Finally, a recipe I’ve been keeping to myself for months. Lest you judge me and think I only bake from one author, bear with me. Alice Medrich always has the best ideas and some of the most dependable recipes. I have a ton of her recipes from this book bookmarked and plan to pre-order her upcoming book. If I was stuck on a deserted island, I’d ask for an endless supply of peanut butter. I saw a recipe and knew right away almond butter would make a great substitute. 

They have all the components I want in a cookie: crumbly, nutty flavor with flaky sea salt to bring out that irresistible combination of sweet and salty. The white chocolate nestled in the middle gives creaminess, plus the encrusted peanuts, make them extra crunchy. I froze a small batch in case I was hit with an intense wave of cookie cravings.

Salted Almond Butter Toffee Cookies
Adapted from Chewy Gooey Crispy Crunchy Melt-in-Your-Mouth Cookies by Alice Medrich

Makes about 50 1 ½-inch cookies

1 1/3 cup unbleached all-purpose flour
½ teaspoon baking soda
½ flaky sea salt or ¾ teaspoon fine sea salt
8 tablespoons (1 stick) unsalted butter, melted
½ cup packed light or dark brown sugar
½ cup granulated sugar
1 large egg
1 teaspoon pure vanilla extract
1 cup natural (but not unsalted) chunky peanut butter, stir well before to blend in the oil well

5 ounces of store-bought toffee peanuts
4 ounces of good-quality white chocolate, cut into little pieces 
(or 2/3 cup white chocolate chips)

Combine flour, baking soda and salt in a bowl and mix thoroughly with a fork or a whisk

In a large bowl, mix the melted butter with the sugars. Whisk in the egg, vanilla and peanut butter, add the flour mixture, and mix with a rubber spatula or wooden spoon until just evenly incorporated. Cover the dough with plastic wrap and refrigerate for a hour or up to two days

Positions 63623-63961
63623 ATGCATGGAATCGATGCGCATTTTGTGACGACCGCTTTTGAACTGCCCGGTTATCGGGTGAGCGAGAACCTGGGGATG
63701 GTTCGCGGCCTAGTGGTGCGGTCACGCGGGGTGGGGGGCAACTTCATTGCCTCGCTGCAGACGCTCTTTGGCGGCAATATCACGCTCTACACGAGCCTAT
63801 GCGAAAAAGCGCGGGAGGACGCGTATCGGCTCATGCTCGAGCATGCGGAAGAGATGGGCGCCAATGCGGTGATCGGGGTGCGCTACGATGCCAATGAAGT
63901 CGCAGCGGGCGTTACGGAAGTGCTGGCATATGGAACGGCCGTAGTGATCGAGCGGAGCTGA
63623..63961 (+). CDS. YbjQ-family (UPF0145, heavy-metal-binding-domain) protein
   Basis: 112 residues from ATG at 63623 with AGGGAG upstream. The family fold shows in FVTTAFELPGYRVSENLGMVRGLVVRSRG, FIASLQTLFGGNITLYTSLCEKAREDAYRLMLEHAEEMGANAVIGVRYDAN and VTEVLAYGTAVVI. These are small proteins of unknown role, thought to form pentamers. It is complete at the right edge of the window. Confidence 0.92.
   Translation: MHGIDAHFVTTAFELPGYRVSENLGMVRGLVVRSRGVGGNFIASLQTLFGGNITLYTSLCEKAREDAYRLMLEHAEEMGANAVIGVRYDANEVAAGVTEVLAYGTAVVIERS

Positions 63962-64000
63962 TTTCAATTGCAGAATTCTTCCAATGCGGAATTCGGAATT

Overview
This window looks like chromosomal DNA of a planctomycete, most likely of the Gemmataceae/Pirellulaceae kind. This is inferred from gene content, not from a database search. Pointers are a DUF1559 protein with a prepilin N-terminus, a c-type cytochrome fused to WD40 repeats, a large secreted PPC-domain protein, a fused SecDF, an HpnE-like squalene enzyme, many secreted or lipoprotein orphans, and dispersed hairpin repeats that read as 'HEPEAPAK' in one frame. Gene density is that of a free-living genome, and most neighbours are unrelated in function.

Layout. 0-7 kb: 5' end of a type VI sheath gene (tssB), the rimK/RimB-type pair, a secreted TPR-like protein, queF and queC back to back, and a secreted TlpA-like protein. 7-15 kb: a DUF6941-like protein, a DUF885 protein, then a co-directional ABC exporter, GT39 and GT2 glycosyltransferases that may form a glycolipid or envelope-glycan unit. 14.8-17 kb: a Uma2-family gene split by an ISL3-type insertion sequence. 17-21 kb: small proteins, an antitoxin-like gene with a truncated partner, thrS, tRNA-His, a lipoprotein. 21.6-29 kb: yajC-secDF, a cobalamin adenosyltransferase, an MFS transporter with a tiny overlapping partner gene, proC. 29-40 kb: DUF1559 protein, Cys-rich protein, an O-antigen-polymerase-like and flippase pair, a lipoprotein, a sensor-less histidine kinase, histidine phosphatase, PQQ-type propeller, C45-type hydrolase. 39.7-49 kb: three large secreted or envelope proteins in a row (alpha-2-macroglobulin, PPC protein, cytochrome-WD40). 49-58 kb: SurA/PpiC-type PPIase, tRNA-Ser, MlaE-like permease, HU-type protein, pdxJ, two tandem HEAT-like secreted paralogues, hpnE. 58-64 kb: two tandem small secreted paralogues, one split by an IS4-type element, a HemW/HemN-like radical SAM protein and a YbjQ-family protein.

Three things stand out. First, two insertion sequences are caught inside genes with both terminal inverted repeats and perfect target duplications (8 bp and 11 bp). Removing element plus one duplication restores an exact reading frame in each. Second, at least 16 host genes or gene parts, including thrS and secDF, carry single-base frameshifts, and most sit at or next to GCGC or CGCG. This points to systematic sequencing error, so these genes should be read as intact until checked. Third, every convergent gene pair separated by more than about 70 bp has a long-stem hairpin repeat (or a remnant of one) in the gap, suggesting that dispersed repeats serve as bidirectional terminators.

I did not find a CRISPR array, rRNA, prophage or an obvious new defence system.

Preheat oven to 325⁰F. Position racks in the upper and lower thirds of the oven. Line 2 baking sheets with parchment paper.

Pour the chopped nuts into a bowl. Scoop about 2 level teaspoons of the dough for each cookie, shape into 1 inch ball or fat little log, and coat the top and sides heavily with the chopped nuts, pressing in any pieces that fall off so there are no bald spots. Place 2 inches apart on the baking sheet.

Bake for 15 to 18 minutes, until they are lightly coloured on the top (and underneath). Rotate the sheets from top to bottom and from front to back through the baking time to ensure even baking. The cookies will seem very soft to touch (the ones you turn over to assess the colour may even fall apart), but they will firm up as they cool. 

As soon as the cookies come out of the oven, use the back of a chopstick and press into the centres of each hot cookie and move it around gently to widen the hole. Tuck pieces of white chocolate into each depression while cookies are still hot.

Set the baking sheets on wire racks to cool. Cool completely before storing in airtight container. May be kept for 2 weeks.

Recipe here!